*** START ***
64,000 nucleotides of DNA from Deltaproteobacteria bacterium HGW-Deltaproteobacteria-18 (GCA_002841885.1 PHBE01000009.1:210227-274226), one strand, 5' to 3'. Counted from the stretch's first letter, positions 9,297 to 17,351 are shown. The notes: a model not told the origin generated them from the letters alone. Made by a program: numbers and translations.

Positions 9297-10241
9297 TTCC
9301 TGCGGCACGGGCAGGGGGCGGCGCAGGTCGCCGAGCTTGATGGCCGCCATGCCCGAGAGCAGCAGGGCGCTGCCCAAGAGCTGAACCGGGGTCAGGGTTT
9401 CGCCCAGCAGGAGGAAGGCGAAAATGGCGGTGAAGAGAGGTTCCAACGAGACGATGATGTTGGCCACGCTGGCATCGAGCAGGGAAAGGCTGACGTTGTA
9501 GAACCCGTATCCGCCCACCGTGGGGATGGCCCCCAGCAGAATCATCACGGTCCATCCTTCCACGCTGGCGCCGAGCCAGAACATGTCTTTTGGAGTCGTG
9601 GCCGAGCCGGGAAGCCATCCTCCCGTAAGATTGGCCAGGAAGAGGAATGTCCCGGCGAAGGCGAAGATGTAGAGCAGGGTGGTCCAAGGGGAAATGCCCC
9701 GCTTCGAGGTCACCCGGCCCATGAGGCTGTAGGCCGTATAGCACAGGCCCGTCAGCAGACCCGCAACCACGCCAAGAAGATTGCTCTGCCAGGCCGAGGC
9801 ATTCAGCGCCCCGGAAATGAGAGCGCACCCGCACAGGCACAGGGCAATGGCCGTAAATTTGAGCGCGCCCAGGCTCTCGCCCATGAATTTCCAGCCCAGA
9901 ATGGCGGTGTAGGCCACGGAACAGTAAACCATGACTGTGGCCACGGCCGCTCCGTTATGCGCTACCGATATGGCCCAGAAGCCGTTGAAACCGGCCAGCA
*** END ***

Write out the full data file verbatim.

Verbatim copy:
64,000 nucleotides of DNA from Deltaproteobacteria bacterium HGW-Deltaproteobacteria-18 (GCA_002841885.1 PHBE01000009.1:210227-274226), one strand, 5' to 3'. Counted from the stretch's first letter, positions 9,297 to 17,351 are shown. The notes: a model not told the origin generated them from the letters alone. Made by a program: numbers and translations.

Positions 9297-10241
9297 TTCC
9301 TGCGGCACGGGCAGGGGGCGGCGCAGGTCGCCGAGCTTGATGGCCGCCATGCCCGAGAGCAGCAGGGCGCTGCCCAAGAGCTGAACCGGGGTCAGGGTTT
9401 CGCCCAGCAGGAGGAAGGCGAAAATGGCGGTGAAGAGAGGTTCCAACGAGACGATGATGTTGGCCACGCTGGCATCGAGCAGGGAAAGGCTGACGTTGTA
9501 GAACCCGTATCCGCCCACCGTGGGGATGGCCCCCAGCAGAATCATCACGGTCCATCCTTCCACGCTGGCGCCGAGCCAGAACATGTCTTTTGGAGTCGTG
9601 GCCGAGCCGGGAAGCCATCCTCCCGTAAGATTGGCCAGGAAGAGGAATGTCCCGGCGAAGGCGAAGATGTAGAGCAGGGTGGTCCAAGGGGAAATGCCCC
9701 GCTTCGAGGTCACCCGGCCCATGAGGCTGTAGGCCGTATAGCACAGGCCCGTCAGCAGACCCGCAACCACGCCAAGAAGATTGCTCTGCCAGGCCGAGGC
9801 ATTCAGCGCCCCGGAAATGAGAGCGCACCCGCACAGGCACAGGGCAATGGCCGTAAATTTGAGCGCGCCCAGGCTCTCGCCCATGAATTTCCAGCCCAGA
9901 ATGGCGGTGTAGGCCACGGAACAGTAAACCATGACTGTGGCCACGGCCGCTCCGTTATGCGCTACCGATATGGCCCAGAAGCCGTTGAAACCGGCCAGCA